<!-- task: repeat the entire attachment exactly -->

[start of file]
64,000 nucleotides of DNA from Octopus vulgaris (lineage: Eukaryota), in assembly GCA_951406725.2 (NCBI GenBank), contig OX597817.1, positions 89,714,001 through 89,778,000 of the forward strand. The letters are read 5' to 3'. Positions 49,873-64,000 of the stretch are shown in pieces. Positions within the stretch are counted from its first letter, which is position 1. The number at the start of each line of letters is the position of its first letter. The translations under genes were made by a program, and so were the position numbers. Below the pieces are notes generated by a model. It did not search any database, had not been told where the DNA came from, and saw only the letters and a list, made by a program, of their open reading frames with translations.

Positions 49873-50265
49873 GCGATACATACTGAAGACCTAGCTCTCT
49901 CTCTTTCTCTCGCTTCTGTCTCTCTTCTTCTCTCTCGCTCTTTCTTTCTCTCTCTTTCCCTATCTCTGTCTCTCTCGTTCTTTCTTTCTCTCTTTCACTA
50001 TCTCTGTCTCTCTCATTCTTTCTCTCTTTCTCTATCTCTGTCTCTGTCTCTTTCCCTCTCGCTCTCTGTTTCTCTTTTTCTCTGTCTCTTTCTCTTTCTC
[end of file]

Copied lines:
64,000 nucleotides of DNA from Octopus vulgaris (lineage: Eukaryota), in assembly GCA_951406725.2 (NCBI GenBank), contig OX597817.1, positions 89,714,001 through 89,778,000 of the forward strand. The letters are read 5' to 3'. Positions 49,873-64,000 of the stretch are shown in pieces. Positions within the stretch are counted from its first letter, which is position 1. The number at the start of each line of letters is the position of its first letter. The translations under genes were made by a program, and so were the position numbers. Below the pieces are notes generated by a model. It did not search any database, had not been told where the DNA came from, and saw only the letters and a list, made by a program, of their open reading frames with translations.

Positions 49873-50265
49873 GCGATACATACTGAAGACCTAGCTCTCT
49901 CTCTTTCTCTCGCTTCTGTCTCTCTTCTTCTCTCTCGCTCTTTCTTTCTCTCTCTTTCCCTATCTCTGTCTCTCTCGTTCTTTCTTTCTCTCTTTCACTA
50001 TCTCTGTCTCTCTCATTCTTTCTCTCTTTCTCTATCTCTGTCTCTGTCTCTTTCCCTCTCGCTCTCTGTTTCTCTTTTTCTCTGTCTCTTTCTCTTTCTC